Thursday, January 22, 2009

Badly Written

Many years ago, humorist Mark Twain listed eleven literary offenses of James Fenimore Cooper, author of the Leatherstocking Tales, and in particular The Deerslayer. Number eight upon that list was: ...crass stupidities shall not be played upon the reader...

As I am reading the latest Dune interquel, Paul of Dune, I keep being reminded of that comment. In particular, the section that is supposed to be set between the first prequel trilogy and Dune itself -- I am simply floored by the ridiculous discontinuities and violations of story logic that keep cropping up.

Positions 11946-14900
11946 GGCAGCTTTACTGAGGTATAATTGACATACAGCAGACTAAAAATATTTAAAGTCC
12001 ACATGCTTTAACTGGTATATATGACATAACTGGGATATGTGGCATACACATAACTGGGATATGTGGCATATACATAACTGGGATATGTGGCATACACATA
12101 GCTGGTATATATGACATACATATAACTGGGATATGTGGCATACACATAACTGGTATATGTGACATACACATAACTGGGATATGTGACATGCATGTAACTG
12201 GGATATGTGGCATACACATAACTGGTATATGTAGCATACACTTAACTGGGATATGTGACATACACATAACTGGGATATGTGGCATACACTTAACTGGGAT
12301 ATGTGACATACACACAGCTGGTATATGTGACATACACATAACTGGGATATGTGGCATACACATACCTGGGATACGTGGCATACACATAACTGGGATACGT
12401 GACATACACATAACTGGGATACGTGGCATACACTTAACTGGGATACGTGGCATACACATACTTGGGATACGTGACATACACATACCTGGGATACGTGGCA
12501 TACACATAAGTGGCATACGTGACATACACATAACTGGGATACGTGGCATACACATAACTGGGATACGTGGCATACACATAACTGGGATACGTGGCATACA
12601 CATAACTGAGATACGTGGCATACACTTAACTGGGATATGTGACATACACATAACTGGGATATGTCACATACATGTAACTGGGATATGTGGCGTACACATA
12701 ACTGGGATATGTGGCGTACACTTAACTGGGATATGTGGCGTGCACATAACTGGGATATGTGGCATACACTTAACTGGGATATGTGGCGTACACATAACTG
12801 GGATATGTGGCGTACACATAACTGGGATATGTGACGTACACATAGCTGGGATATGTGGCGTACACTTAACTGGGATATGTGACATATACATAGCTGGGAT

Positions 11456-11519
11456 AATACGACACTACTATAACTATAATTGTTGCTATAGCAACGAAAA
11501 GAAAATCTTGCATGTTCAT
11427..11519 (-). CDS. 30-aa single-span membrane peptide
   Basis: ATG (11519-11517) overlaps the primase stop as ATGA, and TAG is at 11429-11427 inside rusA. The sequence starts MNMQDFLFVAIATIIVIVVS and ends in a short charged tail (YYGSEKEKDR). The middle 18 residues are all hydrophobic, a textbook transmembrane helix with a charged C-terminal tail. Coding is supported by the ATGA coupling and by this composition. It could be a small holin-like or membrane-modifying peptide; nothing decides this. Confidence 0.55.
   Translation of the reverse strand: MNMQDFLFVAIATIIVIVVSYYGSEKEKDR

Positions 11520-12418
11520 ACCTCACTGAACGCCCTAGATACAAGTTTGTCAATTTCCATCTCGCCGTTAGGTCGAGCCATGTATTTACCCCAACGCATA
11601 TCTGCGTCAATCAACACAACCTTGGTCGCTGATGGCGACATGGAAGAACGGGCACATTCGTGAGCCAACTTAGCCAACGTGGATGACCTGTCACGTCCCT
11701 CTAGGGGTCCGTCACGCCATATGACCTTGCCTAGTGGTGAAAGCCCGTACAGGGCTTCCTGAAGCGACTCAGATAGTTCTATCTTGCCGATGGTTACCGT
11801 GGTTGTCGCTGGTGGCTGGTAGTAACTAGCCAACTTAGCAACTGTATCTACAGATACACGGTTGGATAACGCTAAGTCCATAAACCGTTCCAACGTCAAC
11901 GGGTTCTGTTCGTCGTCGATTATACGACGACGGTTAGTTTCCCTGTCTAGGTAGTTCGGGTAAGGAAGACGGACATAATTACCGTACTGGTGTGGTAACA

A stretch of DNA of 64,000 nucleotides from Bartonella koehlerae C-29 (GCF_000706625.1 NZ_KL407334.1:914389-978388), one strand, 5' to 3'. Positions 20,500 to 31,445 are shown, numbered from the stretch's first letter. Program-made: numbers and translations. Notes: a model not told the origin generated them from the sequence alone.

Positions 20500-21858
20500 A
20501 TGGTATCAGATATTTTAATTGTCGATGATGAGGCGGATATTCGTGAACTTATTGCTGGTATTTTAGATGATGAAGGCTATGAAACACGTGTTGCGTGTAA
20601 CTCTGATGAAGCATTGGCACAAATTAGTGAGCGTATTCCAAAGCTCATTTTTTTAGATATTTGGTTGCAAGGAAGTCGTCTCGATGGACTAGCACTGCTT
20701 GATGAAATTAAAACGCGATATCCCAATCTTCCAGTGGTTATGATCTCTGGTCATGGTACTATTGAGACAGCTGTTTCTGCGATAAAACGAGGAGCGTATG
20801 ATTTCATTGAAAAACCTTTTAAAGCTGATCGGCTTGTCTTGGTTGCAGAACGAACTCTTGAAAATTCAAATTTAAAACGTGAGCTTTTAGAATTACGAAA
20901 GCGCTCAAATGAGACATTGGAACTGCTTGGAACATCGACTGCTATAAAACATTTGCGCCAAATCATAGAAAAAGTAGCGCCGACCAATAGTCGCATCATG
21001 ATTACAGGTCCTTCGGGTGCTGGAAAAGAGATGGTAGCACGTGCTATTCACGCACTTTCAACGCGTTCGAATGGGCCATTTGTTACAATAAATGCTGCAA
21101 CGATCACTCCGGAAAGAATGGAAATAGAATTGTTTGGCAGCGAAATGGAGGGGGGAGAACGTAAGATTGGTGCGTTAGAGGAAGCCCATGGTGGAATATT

Do Brian Herbert and Kevin J. Anderson think that being licensed to write further works in the Dune universe means that they can toss in whatever outrageious ideas happen to pop into their minds and expect us to accept it as the authentic Dune universe?

Several times now I have been sorely tempted to throw the book against the nearest wall, and have been stopped only by the simple fact that this is a library copy and I don't want to have to return it to the library damaged.


Major Major said...

You mean like when Duke Leto and Lady Jessica turned out to have had and lost a son and were so bereft, evidently, that they never mentioned the child again? (Like in Dune.)

Tattercoats said...

Or that the boy Paul should have gone to Ecaz and seen the beginning of the War of Assassins against Grumman? That entire sequence caused my suspension of disbelief to crash and burn.